Buncee goes to the head of the class

Owning it: Female business owners (like Buncee CEO Marie Arturi) are doing great in New York, with certified Minority- and Women-Owned Business Enterprises holding more state contracts than ever.

By GREGORY ZELLER // Buncee is putting the “e” in education.

Educators across the country are embracing the Calverton-based company’s “digital canvas,” which was originally designed as an e-greeting-type multimedia communications tool but has emerged as an award-winning educational resource.

Buncee has become so popular as a teaching tool, in fact, that the company is in the process of rolling out an education-specific platform called Buncee for Edu. With some features not expected to go live until July, the Edu-app is still not where it’s ultimately going to be, but B for E and its companion website are already racking up customers and honors.

In use by school administrators in 48 states and 71 countries, Buncee’s educational spinoff has been named in the Content Creation category of the American Association of School Librarians’ 2015 Best Apps for Teaching & Learning. It’s the latest award for the Edu-app, following a “cool tool” award earlier this year from EdTech Digest, a reader’s choice nod from eSchool News and “Best Free Web Tool” honors in the 2014 Edublog Awards, a public-vote forum celebrating school-based digital initiatives.

That’s a lot of educational attention for an app that wasn’t originally conceived as an educational tool. Today, “80 to 90 percent of our focus is now on education,” according to founder and CEO Marie Arturi.

The pivot began when a teacher suggested to Arturi that Buncee – a digital tool allowing users to create and share personalized content including pictures, videos and other elements – would be a big help with the Common Core State Standards Initiative, the controversial attempt to create a uniform, nationwide K-12 curriculum that ensures high school graduates are prepared either for college or the workforce.

The app spread through education systems both here and abroad – as far afield as Tunisia and Bulgaria, Arturi noted – thanks to “old-fashioned word-of-mouth marketing” and a healthy dose of social media attention.

“We have good relationships with people,” the CEO said. “And if an educator finds you on Twitter, they’ll share it.”

That viral spread inspired the creation of the new Buncee for Edu site, which includes a back-end administrative dashboard allowing instructors to create lesson plans, grade student work and perform other basic teacher tasks. All student submissions through the Edu-app are private, Arturi noted, until a teacher or other administrator makes them public.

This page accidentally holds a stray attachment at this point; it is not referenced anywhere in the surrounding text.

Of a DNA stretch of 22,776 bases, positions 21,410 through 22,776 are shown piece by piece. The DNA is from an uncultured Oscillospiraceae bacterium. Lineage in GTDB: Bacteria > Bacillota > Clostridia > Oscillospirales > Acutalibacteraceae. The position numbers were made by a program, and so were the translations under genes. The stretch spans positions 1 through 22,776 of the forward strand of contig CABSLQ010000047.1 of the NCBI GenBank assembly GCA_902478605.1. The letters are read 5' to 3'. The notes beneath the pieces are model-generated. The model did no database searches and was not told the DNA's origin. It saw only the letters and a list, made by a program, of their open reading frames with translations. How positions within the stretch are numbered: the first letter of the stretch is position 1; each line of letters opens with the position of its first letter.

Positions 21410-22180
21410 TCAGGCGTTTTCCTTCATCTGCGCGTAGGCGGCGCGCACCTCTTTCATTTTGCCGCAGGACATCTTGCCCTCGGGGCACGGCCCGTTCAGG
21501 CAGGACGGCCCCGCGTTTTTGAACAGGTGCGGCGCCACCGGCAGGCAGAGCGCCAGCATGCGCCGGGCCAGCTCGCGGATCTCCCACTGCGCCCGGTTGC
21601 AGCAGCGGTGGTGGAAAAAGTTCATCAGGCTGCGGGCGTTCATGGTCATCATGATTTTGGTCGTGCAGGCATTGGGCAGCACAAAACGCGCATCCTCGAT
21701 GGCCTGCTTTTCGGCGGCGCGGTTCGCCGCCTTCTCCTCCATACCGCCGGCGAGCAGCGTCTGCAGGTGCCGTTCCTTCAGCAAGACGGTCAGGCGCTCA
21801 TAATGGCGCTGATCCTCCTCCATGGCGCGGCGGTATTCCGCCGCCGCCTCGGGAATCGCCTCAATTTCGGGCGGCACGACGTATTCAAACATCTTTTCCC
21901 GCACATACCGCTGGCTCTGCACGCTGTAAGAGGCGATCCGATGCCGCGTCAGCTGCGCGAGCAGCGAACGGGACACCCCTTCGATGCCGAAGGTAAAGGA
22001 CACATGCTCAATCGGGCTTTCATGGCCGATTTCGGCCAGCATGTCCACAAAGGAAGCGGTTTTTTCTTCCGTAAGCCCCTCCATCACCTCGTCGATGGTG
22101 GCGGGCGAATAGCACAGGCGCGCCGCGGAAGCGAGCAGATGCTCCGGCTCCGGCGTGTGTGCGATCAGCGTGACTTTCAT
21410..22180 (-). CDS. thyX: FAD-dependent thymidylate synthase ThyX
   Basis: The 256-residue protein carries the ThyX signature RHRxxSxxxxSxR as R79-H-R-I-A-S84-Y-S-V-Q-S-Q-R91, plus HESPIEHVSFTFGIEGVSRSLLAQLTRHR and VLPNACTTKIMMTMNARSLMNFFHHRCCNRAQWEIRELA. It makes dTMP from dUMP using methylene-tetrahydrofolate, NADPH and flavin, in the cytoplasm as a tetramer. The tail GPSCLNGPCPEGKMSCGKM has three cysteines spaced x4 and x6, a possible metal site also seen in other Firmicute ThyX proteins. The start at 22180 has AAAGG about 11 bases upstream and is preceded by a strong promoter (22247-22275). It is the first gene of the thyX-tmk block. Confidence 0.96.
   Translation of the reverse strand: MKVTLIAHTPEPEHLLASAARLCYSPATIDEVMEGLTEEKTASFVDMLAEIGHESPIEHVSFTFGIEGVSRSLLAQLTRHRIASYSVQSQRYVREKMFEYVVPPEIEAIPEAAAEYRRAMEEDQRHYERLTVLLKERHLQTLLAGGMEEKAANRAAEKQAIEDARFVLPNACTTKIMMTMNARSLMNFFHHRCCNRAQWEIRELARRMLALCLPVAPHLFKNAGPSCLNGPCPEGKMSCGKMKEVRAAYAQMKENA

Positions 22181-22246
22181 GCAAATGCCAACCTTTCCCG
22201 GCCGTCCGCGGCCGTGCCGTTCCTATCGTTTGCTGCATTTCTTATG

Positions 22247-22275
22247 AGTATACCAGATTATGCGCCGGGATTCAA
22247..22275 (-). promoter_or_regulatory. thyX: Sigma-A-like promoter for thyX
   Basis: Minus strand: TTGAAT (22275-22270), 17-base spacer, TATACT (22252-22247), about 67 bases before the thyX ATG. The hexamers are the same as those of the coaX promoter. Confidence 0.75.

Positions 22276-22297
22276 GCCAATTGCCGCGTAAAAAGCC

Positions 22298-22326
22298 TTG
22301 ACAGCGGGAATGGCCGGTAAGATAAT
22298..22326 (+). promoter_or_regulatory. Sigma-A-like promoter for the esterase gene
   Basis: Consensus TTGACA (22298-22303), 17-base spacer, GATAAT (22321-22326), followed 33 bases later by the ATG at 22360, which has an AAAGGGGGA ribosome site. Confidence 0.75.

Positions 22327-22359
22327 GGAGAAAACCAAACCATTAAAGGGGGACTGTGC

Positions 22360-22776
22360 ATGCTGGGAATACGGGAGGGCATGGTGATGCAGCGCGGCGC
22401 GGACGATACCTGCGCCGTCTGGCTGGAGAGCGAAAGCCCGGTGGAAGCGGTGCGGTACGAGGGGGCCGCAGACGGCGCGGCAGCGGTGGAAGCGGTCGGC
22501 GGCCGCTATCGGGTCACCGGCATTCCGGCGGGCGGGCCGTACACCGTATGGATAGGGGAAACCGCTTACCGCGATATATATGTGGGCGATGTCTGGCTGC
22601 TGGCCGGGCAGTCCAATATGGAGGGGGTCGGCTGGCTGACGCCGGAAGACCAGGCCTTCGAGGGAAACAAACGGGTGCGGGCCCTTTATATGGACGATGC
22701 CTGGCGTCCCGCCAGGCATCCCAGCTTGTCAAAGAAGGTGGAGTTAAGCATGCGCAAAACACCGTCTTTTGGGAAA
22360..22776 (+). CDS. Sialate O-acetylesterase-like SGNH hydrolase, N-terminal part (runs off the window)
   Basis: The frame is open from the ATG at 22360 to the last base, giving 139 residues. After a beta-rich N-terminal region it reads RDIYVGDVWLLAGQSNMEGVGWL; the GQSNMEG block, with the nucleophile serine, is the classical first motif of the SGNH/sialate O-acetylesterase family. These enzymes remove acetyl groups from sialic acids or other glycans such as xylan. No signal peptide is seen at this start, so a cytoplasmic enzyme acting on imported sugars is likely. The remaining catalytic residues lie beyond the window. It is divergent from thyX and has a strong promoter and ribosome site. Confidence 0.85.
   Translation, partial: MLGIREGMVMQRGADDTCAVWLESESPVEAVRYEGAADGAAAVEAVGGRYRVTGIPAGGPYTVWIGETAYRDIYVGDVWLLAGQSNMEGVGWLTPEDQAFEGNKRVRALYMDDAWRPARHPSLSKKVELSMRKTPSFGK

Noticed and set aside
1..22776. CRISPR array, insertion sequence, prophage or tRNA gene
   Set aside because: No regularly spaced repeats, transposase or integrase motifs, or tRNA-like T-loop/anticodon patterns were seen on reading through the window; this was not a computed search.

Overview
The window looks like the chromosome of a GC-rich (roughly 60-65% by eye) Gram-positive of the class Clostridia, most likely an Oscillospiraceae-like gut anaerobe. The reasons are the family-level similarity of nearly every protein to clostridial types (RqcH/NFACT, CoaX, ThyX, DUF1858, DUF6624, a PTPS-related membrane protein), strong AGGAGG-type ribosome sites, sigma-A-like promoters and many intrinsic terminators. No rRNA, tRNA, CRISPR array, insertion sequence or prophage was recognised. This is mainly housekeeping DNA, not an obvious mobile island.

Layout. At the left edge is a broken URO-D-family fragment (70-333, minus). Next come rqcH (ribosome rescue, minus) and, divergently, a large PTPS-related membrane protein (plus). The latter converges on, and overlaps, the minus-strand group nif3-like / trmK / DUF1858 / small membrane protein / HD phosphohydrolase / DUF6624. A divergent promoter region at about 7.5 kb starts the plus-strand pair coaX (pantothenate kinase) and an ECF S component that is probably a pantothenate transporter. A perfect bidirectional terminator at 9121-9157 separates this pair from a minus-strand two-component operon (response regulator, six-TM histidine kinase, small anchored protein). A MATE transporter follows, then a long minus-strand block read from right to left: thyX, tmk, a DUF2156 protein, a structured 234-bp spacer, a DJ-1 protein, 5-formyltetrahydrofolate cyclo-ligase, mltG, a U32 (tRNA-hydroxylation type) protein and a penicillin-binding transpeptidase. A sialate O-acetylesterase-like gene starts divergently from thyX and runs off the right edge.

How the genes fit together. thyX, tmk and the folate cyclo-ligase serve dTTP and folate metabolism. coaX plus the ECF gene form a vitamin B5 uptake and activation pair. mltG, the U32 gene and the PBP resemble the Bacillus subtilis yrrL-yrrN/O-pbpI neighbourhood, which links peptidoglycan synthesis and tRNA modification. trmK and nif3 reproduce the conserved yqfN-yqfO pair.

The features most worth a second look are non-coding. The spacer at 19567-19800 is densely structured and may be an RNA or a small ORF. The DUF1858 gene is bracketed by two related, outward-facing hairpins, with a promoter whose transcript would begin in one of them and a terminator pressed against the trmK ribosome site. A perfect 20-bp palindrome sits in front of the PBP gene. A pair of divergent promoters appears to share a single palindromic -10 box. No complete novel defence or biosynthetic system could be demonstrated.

“Our relationship is with the teachers,” she added. “We built this out in collaboration with educators, including two teachers we have on our staff.”

The American Association of School Librarians spent four years developing evaluation criteria to judge and honor the most useful apps for librarians, teachers, parents and students, according to Melissa Jacobs, the group’s chair, and the committee annually explores hundreds of contenders.

Buncee for Edu shared the spotlight in the Content Creation category with Adobe Voice, the LEGO Movie Maker, Pixel Press Floors – a revolutionary create-your-own-video-game program – and Glogster, a Flash editor that lets users create posters from premade and user-generated content.

The AASL also honored entries in the Books, Organization and Management, Social Sciences and STEM (for science, technology, engineering and math) categories.

“School librarians definitely use this resource,” AASL President Terri Grief said in a written statement, regarding the Best Apps awards. “But parents and teachers also benefit from it and find just the right app for their children and students.”

Arturi, who was presenting at the International Society for Technology and Education conference in Philadelphia this week, said she’s not surprised the AASL would recognize Buncee’s educational advantages.

“Librarians tend to be the ones bringing new tech into schools today,” she noted.

While Buncee for Edu is making headlines, the original Buncee e-greeting site continues to evolve. The company launched an all-new website this month – “We think it’s much easier,” Arturi noted – and received play on filmmaker George Lucas’ Edutopia site, where Buncee was featured in an article exploring the best student apps in a creation-based world.

Arturi is happy to see her brainchild – initially conceived to create e-thank-you cards for the doctors who tried to save her 7-month-old daughter Daniella from a rare blood disorder – achieve widespread success. But the longtime IT professional, whose Daniella Maria Arturi Foundation has raised over $40 million for research into diamond blackfan anemia, is especially gratified that Buncee has taken an educational turn.

“When we go into a classroom and discuss the app, every one of us walks out going, ‘OK, this is why we do this,’” Arturi said. “We’re particularly pleased when we see how easy it is for students to grasp it. That’s the best part.”